The judges were unanimous in finding that the 1975 Act was concerned with gender and not with sexual orientation. Indeed, Lord Prosser (who dissented on other points) considered that, while any general discussion about, or study of, “sex” would no doubt cover questions of sexual orientation and not be limited to mere questions of gender, he was quite unable to give the word “sex” in the 1975 Act any meaning other than its familiar and ordinary one of “gender”. The court was, however, divided on the question of the appropriate comparator: Lord Prosser said that the appropriate comparison was between the applicant and a heterosexual woman whereas Lords Kirkwood and Caplan took the view that the correct comparator was a homosexual woman who would not have been treated any differently to the applicant. Lords Kirkwood and Caplan thereby rejected his claim of discrimination on grounds of sex and of sexual harassment.

(d) House of Lords

The applicant appealed to the House of Lords. On 19 June 2003 his appeal was rejected, each of the five judges delivering individual judgments. The judges were unanimous in finding, and indeed the applicant had accepted before them, that the word “sex” in the 1975 Act meant “gender”. They also found that the correct comparison was between the applicant and a homosexual woman. These two conclusions meant that the claim of sexual discrimination and harassment fell away: in both cases, the applicant would not have been treated any differently to a female homosexual.

B.  Relevant domestic and European law and practice

1. The former policy of the Ministry of Defence

The Ministry of Defence policy, together with the associated law and practice in force at the relevant time, which led to the investigation and dismissal of homosexuals from the armed forces is described in the judgments of the Court in the cases of Lustig-Prean and Beckett v. the United Kingdom (nos. 31417/96 and 32377/96, 27 September 1999) and Smith and Grady v. the United Kingdom (nos. 33985/96 and 33986/96, ECHR 1999-VI). The relevant policy was repealed immediately following delivery of the above-cited judgments and replaced by the Armed Forces Code of Social Conduct Policy Statement.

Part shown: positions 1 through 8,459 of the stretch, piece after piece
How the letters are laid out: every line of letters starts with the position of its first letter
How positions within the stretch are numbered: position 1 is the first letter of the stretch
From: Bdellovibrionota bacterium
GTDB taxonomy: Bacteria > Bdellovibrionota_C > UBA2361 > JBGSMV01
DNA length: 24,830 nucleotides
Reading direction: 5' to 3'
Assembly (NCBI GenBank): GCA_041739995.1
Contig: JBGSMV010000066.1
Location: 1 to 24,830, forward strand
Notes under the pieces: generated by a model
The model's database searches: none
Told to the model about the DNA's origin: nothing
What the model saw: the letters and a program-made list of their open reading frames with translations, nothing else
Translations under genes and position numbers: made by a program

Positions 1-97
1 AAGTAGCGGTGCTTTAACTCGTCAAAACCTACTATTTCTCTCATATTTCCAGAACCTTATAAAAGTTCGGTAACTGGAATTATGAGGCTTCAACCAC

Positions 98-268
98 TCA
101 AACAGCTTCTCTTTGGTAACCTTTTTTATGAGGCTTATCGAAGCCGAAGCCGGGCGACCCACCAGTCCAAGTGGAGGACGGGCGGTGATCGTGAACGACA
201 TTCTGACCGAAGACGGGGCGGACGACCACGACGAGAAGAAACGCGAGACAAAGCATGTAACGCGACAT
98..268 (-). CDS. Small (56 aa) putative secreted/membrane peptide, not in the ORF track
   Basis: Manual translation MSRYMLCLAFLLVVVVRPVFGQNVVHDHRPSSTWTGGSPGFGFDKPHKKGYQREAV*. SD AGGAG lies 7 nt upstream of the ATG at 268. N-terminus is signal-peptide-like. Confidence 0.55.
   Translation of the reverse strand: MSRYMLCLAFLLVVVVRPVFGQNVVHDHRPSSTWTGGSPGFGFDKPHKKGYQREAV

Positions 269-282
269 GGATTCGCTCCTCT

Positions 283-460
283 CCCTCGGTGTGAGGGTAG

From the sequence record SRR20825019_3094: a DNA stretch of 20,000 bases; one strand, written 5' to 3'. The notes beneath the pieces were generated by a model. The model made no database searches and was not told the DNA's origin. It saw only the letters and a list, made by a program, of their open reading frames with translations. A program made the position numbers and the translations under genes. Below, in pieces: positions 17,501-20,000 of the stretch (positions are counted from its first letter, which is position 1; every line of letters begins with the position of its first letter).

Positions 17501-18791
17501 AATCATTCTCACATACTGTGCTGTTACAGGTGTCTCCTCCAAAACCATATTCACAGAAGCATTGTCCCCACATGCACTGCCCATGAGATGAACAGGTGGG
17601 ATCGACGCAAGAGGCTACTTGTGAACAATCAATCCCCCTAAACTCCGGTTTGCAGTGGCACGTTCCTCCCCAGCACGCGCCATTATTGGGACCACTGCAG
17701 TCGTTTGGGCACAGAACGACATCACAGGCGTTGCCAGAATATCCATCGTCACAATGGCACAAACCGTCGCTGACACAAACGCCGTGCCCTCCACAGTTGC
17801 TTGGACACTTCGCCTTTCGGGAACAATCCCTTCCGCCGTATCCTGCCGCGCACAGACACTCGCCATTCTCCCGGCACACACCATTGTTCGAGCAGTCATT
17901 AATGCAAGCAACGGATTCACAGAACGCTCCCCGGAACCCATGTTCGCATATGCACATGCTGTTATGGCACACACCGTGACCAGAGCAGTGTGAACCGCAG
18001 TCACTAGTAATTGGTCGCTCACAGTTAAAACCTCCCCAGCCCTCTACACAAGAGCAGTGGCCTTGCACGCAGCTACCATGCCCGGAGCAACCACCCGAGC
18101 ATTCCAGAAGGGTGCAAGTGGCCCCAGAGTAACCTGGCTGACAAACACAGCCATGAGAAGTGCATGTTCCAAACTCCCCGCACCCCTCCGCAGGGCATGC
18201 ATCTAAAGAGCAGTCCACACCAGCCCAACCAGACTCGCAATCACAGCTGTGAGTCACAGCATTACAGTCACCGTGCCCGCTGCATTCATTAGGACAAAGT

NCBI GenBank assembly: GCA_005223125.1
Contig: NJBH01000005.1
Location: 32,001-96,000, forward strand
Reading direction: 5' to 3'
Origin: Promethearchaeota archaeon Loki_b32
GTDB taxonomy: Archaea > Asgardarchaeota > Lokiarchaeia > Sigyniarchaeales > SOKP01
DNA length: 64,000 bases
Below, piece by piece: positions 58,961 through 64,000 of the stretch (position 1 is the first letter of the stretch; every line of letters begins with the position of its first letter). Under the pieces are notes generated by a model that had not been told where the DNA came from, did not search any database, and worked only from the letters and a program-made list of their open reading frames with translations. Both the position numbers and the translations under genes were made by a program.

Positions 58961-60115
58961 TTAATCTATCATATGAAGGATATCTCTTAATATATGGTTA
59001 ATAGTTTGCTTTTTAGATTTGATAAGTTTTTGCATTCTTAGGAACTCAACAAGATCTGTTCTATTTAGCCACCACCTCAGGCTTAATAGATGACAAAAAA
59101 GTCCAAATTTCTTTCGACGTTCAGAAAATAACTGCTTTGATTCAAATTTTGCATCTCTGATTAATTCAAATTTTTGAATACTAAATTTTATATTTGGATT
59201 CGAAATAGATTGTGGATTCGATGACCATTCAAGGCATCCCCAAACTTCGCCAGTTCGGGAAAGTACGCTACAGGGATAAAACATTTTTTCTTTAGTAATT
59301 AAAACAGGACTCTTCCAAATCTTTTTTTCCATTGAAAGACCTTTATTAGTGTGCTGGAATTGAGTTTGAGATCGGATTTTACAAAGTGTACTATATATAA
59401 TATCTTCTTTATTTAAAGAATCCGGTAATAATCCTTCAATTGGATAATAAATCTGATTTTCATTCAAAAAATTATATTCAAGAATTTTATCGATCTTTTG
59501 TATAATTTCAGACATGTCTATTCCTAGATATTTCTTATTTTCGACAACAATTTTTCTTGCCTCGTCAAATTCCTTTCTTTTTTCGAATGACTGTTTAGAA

2.  The Equal Treatment Directive: the Perkins’ case

On 24 January 1996 Mr Perkins, who had also been dismissed from the Royal Navy in 1995 on grounds of his homosexuality, applied to the High Court for leave to take judicial review proceedings on the basis that the Ministry of Defence policy was “irrational”, that it was in breach of Articles 8 and 14 of the Convention and that it was contrary to the Equal Treatment Directive.

On 30 April 1996 the European Court of Justice (“ECJ”) decided that transsexuals were protected from discrimination arising from their gender reassignment under European Community law and, in particular, by the Equal Treatment Directive (P. v. S. and Cornwall County Council [1996] I.R.L.R 347). On 3 July 1996 Mr Perkins was granted leave by the High Court. On 13 March 1997 the High Court referred to the ECJ pursuant to the then Article 177 of the Treaty of Rome the question of the applicability of the Equal Treatment Directive to differences of treatment based on sexual orientation (R. v. Secretary of State for Defence, ex parte Perkins, 13 March 1997).